A: The government is doing a lot under affirmative action, the New Economic Policy. But we are dealing with people who do not have the culture of doing business. For them, money is to be spent to exchange for goods. It is not meant for investment. We have to teach them how to invest, how to manage the money.
For example, they borrow RM1 million for a business. They use only RM500,000. The other RM500,000 is used to buy cars and all that. Now, on a RM500,000 investment, they have to pay interest on RM1 million. That is a burden.
That means that if you take interest at 3.0 per cent or 4.0 per cent, the interest they have to pay is 8.0 per cent. You shouldn’t make use of your business borrowings for other things. But they don’t understand this. We have to teach (them).
First is to teach ‘Why’. But then, there is a cultural part. They did not grow up absorbing a culture that is commensurate with the task of going into business. The Chinese are different. For thousands of years they have been doing business. They understand business very well, so they can manage better. That is why the competition is not between equals. We need to overcome the inequality. We need to change the Malay culture. But that is very difficult.
Q: But not all the poor can go into business.
A: I’m not talking just about business. About working. You know that they don’t want to work. When I say that they are lazy, I was scolded. But why are the Bangladeshis here? Because we don’t want to work.
People come here because we don’t fill the jobs that are created. In Japan, even a man wearing a tie is sweeping the road outside his shop. Because the culture is different. But here … ‘Oh, that is too dangerous’. ‘That is too humiliating’. They don’t want to work actually. You see them, just lying about doing nothing.
I met a Malay who has a pineapple plantation. He was a lorry driver, but because of his spirit, his willingness to work, he is now a millionaire, just by planting pineapples. And when I talked to him, he said, ‘In Malaysia, there shouldn’t be anybody who is unemployed’. Because there are jobs everywhere. But we don’t want to do the job. And when we don’t want to do the job, then, of course, we cannot become rich.
There are Malays who are so poorly qualified that the only thing they can do is to become a labourer. He must accept, but he says ‘No. No. I am Malay. I don’t do these kinds of jobs’. So we have that cultural problem to overcome.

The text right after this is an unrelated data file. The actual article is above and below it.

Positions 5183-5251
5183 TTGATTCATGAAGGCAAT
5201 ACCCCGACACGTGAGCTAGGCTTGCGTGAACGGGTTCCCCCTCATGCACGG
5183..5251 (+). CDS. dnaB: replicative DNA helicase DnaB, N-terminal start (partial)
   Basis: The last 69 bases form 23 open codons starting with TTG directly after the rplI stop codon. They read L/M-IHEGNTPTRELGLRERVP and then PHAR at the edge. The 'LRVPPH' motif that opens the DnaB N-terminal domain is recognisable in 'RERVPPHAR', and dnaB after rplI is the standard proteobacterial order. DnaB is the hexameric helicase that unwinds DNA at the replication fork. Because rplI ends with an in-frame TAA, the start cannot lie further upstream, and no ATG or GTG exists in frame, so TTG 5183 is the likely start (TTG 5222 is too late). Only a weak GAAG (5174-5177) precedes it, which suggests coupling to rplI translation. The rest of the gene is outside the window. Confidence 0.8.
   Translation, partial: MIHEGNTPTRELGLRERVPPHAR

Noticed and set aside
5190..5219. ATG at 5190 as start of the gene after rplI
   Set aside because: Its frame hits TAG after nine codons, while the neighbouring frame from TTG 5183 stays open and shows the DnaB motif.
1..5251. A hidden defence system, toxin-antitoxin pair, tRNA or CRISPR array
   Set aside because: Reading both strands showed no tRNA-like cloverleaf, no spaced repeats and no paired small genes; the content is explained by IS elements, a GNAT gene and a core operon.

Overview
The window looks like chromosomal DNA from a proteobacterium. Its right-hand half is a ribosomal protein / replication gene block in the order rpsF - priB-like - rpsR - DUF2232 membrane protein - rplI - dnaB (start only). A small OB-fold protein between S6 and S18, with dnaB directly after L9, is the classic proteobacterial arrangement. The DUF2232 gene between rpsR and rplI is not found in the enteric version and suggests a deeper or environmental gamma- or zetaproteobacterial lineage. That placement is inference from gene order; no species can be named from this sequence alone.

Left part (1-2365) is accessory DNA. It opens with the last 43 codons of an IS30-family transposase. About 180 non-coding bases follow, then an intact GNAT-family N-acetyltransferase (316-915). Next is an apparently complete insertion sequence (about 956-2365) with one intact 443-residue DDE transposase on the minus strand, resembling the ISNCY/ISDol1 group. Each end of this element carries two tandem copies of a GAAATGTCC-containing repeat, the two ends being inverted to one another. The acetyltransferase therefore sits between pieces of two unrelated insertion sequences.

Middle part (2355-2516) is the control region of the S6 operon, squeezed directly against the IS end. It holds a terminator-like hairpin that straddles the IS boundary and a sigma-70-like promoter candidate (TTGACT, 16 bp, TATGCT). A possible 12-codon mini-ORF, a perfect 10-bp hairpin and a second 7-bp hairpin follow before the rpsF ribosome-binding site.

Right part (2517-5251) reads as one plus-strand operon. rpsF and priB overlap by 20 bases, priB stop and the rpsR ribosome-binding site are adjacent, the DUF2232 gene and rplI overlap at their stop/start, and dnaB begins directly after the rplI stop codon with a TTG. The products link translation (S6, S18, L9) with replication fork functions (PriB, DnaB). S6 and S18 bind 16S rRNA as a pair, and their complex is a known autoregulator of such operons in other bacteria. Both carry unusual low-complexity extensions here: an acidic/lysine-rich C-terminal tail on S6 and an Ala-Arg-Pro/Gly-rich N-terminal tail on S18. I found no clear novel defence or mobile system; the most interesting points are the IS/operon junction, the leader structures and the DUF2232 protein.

Q: Is it also possible that low wages are a factor?
A: Salaries are a very sensitive matter. People want to earn more money. If they live in some other country, they will be paid $1 million for becoming a clerk. $1 million of their currency. But the purchasing power of that salary is equivalent maybe to about RM1,000 or RM500.
What is important is the purchasing power, not the amount. Many countries with major inflation, they pay huge salaries, but the purchasing power is low. When the purchasing power is low, what do you do? You don’t raise the salary. You improve the performance.
I think that we are not productive. We have so many holidays. For the number of people working in the government, we should be a roaring success. But our productivity is not adequate for the money we are paying. A country that pays a high salary but is very productive, it grows the economy.
We need people who are well trained, capable, skilled and all that, they can have a high salary. But when you think about high salary just by moving up the minimum wage, the only effect you get is a high cost of living, because everything now costs more because of the high salary and when everything costs more, that high salary that you get does not purchase that amount, but purchases the same amount as when your salary is low.
Q: Donald Trump thinks he is putting the squeeze on the Chinese in their trade war. Is our government concerned that he may turn his sights on other countries that have surpluses with America, like Malaysia?
A: He will have to go against the whole world if he wants to do that. Already, he is causing a lot of damage, not only with China but also with Iran.
When they apply sanctions, they actually do it against weak countries. Strong countries do not care. You can apply sanctions against Iran, and China and Russia will continue to deal with Iran.
But small countries like us, we are threatened. If you go and do business with Iran, your banks will be closed. You will not be able to transact. All kinds of threats are being hurled at us. We have to accept being sanctioned by the US, not because we have done anything wrong, but because of not obeying them with regard to trade with North Korea or trade with Iran.
Q: But are we concerned that the US may also increase tariffs?
A: So far, they have not done so. But I think they have a handful dealing with China and I think to single out countries like Malay-sia… you know we have been very critical. I have voiced my opinion on Trump. I have been asked umpteen times about Trump. I gave my fair opinion — he is not somebody you can deal with, because he changes his mind, sometimes three times in one day. He wants to meet Kim. He doesn’t want to meet Kim. I’m in love with Kim. How do you deal with a person like that?
First published in nst.com.my as parts 1 and 2.